The New York Times has good news and bad news for investors, as it reports its second quarter financials for 2016. First, the good news. The newspaper added 51,000 net digital-only subscriptions for news products and 16,000 net crossword product subscriptions during the second quarter, bringing subscription totals to 1.2 million digital-only subscriptions for its news products and 1.4 million total digital-only subscriptions, a 25 percent increase year-over-year.
Now, the bad news. The New York Times reported a net loss for the quarter of about $500,000, compared to net income of $16 million for the same period last year. The loss was due, in part, to the closing of its Paris editing and prepress operations which cost $11.9 million, mostly in severance payments.
Other quarterly financial highlights include:
- Total revenue fell 3 percent to $373 million from $383 million.
- Adjusted operating profit dropped to $55 million compared to $64 million year-over-year.
- Operating costs decreased to $339.9 million, compared to $344.8 million year-over-year.
- Total advertising revenue decreased 12 percent to $131 million.
- Print advertising revenue dropped 14 percent.
- Digital advertising revenue dropped 7 percent.
- Digital advertising revenue comprises more than a third of the company’s total ad revenue.
- Circulation revenue increased approximately 3 percent to $219 million.
- Total daily print circulation declined 6 percent.
- Sunday circulation dropped 4 percent.
- Circulation revenue from digital-only subscriptions grew 15 percent to $56 million.
- The Times had 126 million unique users in June.
- Engagement for nonsubscribers increased 20 percent year-over-year.
Source: New York Times
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Source: New York Times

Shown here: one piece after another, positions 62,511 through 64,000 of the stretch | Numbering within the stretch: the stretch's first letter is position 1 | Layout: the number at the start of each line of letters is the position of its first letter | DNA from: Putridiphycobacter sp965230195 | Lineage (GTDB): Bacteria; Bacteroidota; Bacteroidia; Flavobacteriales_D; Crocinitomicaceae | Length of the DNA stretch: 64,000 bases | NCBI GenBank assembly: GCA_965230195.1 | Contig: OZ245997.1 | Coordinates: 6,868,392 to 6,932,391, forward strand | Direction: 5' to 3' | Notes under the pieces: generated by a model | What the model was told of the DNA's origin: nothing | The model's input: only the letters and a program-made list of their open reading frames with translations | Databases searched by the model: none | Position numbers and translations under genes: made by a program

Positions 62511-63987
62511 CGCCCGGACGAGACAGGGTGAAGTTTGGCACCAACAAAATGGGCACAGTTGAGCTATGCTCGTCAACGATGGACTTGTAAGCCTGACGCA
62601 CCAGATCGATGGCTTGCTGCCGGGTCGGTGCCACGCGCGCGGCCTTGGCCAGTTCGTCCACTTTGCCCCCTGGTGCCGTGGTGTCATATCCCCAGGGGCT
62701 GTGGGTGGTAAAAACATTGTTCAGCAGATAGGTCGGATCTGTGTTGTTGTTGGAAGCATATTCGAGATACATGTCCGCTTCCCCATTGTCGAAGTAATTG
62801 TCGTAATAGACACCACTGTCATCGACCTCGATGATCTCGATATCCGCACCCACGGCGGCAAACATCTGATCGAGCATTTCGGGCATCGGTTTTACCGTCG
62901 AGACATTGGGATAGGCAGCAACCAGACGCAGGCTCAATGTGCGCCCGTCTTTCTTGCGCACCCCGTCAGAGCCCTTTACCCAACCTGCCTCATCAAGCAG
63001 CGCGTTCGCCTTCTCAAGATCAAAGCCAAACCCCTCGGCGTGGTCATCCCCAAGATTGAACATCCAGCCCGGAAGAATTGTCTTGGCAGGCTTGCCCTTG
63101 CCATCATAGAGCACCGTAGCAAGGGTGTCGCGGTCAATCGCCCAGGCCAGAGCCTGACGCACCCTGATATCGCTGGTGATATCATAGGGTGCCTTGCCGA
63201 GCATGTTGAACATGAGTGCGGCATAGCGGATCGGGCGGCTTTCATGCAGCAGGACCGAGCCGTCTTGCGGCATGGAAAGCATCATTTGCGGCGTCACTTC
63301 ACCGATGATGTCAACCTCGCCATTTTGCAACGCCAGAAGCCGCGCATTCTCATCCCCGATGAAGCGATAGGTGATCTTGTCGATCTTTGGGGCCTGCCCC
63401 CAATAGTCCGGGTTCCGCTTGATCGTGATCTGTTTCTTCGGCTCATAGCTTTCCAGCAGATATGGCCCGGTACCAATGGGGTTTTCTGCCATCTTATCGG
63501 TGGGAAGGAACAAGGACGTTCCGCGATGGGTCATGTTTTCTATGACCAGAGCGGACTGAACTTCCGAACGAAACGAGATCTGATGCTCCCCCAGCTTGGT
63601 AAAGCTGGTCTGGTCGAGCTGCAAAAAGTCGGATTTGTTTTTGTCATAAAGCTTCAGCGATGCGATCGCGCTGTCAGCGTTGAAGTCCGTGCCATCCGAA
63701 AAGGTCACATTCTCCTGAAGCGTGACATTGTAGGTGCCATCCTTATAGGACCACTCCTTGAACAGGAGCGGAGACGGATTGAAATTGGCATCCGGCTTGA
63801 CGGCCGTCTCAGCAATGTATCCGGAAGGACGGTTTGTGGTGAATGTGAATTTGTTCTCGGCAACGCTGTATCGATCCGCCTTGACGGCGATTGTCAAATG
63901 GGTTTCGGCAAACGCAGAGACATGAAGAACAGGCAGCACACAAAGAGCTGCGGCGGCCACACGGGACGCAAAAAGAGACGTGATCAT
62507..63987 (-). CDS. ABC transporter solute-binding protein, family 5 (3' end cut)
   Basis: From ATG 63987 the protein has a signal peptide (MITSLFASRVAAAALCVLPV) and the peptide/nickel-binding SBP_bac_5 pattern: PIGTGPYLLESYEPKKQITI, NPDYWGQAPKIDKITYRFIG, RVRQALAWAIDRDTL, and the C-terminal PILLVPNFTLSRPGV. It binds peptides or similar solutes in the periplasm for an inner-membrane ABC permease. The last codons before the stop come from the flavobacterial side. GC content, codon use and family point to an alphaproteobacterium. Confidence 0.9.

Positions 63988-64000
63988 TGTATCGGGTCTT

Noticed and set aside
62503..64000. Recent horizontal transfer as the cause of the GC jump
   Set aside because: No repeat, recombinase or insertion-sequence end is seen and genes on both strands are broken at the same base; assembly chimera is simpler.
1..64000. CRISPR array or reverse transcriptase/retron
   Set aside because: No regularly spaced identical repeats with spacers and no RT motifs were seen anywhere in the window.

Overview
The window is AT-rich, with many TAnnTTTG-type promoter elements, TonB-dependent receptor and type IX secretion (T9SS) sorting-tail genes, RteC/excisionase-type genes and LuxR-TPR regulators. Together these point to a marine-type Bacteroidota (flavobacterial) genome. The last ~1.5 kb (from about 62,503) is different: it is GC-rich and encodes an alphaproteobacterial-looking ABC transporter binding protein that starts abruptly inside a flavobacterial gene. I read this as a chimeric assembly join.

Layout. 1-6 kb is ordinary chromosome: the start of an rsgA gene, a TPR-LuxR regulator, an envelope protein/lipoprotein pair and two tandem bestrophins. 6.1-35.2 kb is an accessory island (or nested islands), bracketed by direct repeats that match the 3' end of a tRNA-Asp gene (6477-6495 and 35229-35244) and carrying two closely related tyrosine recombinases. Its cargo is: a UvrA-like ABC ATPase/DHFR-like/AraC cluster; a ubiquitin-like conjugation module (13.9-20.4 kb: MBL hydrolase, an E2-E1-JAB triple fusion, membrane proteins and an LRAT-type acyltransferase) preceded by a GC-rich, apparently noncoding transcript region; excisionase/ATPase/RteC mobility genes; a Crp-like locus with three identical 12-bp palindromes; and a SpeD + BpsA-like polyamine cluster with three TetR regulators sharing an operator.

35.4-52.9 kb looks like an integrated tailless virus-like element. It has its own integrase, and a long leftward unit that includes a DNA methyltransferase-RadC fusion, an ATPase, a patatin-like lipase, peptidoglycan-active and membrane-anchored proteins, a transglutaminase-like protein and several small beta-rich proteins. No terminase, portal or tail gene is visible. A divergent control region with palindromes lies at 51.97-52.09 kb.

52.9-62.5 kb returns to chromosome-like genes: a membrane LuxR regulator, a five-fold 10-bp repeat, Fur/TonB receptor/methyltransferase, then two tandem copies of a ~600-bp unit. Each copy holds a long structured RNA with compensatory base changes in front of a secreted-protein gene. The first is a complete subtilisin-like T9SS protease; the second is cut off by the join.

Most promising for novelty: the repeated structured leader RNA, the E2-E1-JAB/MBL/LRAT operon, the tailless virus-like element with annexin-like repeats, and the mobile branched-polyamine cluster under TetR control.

“We once again saw a robust quarter in terms of digital subscriber growth, with 51,000 net digital-only subscriptions to our news products added in Q2 and growth of 22 percent year-over-year. Much of our success in building our digital pay model is the result of a renewed effort to clearly communicate the value of Times journalism and our products through mission-related, native messaging to an expanding number of highly engaged readers,” said CEO Mark Thompson in a press release.
Thompson said digital advertising was lower than expected, but he anticipates double-digit growth in the third quarter. However, he also expects total advertising revenue to decrease in the mid-single digits.
“Advertising was tougher in the quarter, particularly on the print side. In digital, we saw very strong growth in mobile, video and virtual reality, branded content and programmatic advertising,” Thompson added. “These were not enough to offset declines in traditional web display in Q2, which led to an overall decline in digital advertising.”
The financials are, of course, impacted by Thompson’s strategy revamp announced in February. This includes buyouts accepted by about 80 Times employees which will cost the company about $11 million in severance payments during the third quarter. The new strategy also includes doubling of digital revenue to $800 million by 2020.
“And finally, in the quarter, we have undertaken a variety of steps to keep our cost base in line and will continue to maintain a mindful eye in this respect,” Thompson said in summary.
Like so many other news organizations, The New York Times is struggling to come up with the perfect mixed business model which balances advertising revenue, subscriptions and other revenue streams to create a sustainable financial future. The Times is experiencing some growth in the digital-only subscription arena – both news products and non-news products – but it needs to focus on reversing declining advertising trends or replacing that income with other revenue streams.
Meanwhile, the organization is trying a little bit of everything including virtual reality, video, branded content and Facebook Live videos to see what resonates with paying readers, but recent strategic decisions like closing its Paris operations and offering employee buyouts are costing the company tens of millions of dollars. While these decisions were no doubt made in the best interests of the organization long-term, the short-term costs are having a significant impact on The Times’ ability to turn a profit.